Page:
Nation Looks To North Dakota’s State-Owned Bank As A Model
The banking industry is the source of much consternation nationally, and that’s prompting many to look to North Dakota as a model for government-run banking. North Dakota’s economic success in recent years no doubt adds to the appeal:
Nov. 17 (Bloomberg) — Eric Hardmeyer, chief executive officer of the Bank of North Dakota, said he’s heard from 30 to 40 states asking the same thing: How does the only state-owned bank in the U.S. work?
The financial institution, which opened in 1919 to help North Dakota farmers, has $5 billion in assets and contributed about $340 million in earnings to state coffers in the 12 years through mid-2009.
Lawmakers in other states are modeling proposals on the Bismarck bank as activists protest bailouts for JPMorgan Chase & Co. and other financial giants while their customers struggle with foreclosures and unemployment. Supporters say state-run banks, whose deposit base would include tax revenue and other government funds, would have greater control to develop socially minded lending programs favoring average Americans.
“Because of the Occupy Wall Street movement, there is much more of an interest to put in place state-owned banks to serve the public interest,” Marc Armstrong, the executive director of the Sonoma, California-based Public Banking Institute, said in a telephone interview.
There are a lot of problems with this.
First, the problems in the banking industry nationally have everything to do with government micro-managing banks. We put in place policies to lower lending standards, subsidize loans and promise bailouts and it resulted in the subprime home loan market. A bubble that eventually popped and left us in the predicament we’re in now.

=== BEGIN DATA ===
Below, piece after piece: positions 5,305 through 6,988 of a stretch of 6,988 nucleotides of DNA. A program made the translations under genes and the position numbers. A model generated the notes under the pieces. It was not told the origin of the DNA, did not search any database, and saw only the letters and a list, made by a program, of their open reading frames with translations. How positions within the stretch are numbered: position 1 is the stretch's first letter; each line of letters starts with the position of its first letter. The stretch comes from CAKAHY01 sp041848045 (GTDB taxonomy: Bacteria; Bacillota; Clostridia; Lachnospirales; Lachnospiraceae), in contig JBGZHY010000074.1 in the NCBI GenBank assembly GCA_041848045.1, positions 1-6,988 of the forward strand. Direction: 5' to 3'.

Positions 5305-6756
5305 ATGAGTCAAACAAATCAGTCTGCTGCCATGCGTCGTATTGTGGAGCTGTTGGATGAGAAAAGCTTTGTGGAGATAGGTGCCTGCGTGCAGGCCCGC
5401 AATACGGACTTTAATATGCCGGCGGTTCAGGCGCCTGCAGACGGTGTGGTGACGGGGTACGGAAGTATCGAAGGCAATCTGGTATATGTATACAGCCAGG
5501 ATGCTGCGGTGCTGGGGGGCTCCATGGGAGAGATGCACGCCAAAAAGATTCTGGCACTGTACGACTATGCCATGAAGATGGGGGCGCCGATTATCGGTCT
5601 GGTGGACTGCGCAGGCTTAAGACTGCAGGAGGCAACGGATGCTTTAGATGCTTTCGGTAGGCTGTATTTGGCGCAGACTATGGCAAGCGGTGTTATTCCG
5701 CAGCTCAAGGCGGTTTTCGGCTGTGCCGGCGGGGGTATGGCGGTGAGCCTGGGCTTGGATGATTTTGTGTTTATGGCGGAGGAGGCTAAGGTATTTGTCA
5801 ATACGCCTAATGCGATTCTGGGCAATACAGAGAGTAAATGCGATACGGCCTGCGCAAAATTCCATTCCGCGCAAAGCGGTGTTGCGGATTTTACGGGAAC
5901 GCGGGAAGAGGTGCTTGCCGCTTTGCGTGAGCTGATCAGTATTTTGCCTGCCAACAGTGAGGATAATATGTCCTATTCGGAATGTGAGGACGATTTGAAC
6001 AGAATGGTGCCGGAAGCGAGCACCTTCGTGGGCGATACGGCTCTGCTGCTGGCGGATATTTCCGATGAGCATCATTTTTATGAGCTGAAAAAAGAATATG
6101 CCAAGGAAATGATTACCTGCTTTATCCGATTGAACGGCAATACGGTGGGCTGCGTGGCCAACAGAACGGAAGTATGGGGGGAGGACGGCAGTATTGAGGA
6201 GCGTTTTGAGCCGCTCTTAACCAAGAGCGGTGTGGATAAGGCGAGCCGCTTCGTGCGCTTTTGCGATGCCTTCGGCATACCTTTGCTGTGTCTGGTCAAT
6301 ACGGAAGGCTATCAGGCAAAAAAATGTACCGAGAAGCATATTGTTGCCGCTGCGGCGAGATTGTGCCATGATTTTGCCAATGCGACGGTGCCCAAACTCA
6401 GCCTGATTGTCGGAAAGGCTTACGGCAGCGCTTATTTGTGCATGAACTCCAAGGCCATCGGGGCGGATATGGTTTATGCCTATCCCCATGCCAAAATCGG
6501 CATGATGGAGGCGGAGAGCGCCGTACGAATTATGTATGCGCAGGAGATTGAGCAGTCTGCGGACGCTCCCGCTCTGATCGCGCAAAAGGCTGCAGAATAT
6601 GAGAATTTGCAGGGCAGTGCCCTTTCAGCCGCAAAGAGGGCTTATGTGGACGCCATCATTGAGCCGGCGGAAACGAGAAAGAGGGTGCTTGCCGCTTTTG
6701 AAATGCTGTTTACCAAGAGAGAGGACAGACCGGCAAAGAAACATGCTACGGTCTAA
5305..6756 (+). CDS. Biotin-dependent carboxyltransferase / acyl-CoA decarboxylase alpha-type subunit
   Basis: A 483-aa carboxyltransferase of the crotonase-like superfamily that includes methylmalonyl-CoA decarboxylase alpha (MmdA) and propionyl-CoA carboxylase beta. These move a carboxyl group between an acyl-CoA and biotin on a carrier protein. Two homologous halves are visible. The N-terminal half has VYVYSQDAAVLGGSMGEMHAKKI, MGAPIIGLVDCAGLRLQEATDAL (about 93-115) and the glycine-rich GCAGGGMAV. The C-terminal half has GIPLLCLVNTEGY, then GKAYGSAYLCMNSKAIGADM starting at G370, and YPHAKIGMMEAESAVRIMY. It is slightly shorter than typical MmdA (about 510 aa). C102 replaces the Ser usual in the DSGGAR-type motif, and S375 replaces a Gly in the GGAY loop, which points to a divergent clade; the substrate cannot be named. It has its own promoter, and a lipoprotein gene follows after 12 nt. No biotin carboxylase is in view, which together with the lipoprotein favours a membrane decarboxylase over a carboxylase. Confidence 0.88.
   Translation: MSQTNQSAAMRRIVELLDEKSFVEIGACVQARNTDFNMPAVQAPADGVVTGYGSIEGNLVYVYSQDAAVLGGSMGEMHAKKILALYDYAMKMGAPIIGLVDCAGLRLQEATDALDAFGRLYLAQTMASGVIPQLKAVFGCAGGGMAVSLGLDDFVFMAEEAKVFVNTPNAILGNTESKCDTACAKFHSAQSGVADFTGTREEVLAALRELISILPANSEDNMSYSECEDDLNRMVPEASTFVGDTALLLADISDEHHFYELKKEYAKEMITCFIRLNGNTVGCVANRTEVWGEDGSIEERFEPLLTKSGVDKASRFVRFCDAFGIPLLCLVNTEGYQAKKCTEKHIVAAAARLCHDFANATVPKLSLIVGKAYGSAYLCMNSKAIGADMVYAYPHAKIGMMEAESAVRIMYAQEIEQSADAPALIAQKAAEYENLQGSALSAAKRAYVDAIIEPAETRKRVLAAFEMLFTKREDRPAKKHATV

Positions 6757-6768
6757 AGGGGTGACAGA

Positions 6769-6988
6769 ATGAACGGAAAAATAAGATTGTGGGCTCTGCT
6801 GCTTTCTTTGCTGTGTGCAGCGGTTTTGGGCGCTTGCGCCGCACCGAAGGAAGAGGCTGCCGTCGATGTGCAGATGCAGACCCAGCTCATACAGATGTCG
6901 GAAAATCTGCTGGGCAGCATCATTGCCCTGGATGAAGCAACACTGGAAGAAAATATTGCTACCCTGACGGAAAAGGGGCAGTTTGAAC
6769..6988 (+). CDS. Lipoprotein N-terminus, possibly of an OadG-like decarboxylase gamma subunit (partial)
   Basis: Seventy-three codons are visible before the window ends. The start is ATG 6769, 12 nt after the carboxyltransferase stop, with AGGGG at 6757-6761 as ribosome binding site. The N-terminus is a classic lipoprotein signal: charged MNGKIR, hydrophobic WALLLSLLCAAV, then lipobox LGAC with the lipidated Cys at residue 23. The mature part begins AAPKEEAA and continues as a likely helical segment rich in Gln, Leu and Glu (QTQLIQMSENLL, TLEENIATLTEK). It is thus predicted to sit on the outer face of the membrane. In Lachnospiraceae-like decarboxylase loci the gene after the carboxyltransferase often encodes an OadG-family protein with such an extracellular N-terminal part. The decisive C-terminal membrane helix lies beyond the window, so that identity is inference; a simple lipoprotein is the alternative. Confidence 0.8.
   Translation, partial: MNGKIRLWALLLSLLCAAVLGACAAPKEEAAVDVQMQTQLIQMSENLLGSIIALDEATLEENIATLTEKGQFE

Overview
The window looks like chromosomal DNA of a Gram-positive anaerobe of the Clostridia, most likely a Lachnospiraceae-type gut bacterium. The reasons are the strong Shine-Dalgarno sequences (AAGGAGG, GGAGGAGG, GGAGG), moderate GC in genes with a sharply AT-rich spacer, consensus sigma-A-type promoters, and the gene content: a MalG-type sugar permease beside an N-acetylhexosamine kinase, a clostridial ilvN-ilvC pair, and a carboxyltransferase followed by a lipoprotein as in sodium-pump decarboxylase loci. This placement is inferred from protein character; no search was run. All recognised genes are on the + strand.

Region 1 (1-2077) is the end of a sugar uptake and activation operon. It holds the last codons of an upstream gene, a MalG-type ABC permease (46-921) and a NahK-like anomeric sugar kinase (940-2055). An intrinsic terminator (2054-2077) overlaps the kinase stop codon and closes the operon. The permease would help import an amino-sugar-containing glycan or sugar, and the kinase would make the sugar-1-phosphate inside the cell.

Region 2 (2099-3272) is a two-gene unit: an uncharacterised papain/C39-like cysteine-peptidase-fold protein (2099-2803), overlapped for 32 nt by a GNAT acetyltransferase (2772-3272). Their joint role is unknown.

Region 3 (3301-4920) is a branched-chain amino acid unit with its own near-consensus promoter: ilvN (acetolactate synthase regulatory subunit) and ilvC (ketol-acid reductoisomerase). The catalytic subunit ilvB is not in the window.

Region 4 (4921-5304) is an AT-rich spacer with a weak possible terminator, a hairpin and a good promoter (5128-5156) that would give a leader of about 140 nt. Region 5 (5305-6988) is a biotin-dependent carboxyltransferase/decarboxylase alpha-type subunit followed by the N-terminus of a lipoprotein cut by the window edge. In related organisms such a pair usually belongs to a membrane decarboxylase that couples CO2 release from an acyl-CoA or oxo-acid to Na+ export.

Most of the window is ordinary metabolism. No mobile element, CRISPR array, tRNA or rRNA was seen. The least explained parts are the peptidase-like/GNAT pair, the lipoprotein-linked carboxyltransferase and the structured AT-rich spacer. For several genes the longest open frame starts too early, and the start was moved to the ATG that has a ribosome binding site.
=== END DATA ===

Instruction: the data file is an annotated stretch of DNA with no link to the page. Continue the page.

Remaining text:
We’re actually verging on the same situation with student loans nationally, where default rates are hitting 40%, and it’s worth noting that the Bank of North Dakota was heavily involved in subsidizing student loans prior to the nationalization of those loans by Obamacare.
To think that the solution to our national banking woes, which again are the result of too much government intervention, are banks managed entirely by the government is a little silly. The problem with banking in America is that the government, through various policies, removed consequences for bad decisions (such as making subprime loans). Banks run privately for profit and without government intervention don’t typically have that problem.
Second, the Bank of North Dakota has very little to do with the state’s current economic success. We have an oil boom that is drawing investment and economic activity to the state which, in turn, has produced a tax revenue bonanza. Our success is circumstantial, not the result of of a government-owned bank or any other political policy for that matter.
We’ve had the bank since 1919, and since the North Dakota has gone through times of prosperity and poverty. Just before our current era of economic strength, North Dakota went through a period in the 1990′s were the economy stagnated and the state had to slash spending due to falling revenues. What help was the Bank of North Dakota then?
The best thing I can say about the Bank of North Dakota is that our political leaders, outside of a few areas like student loans, have been smart enough to keep its role in the state economy relatively limited.Tags: bank of north dakota, North Dakota News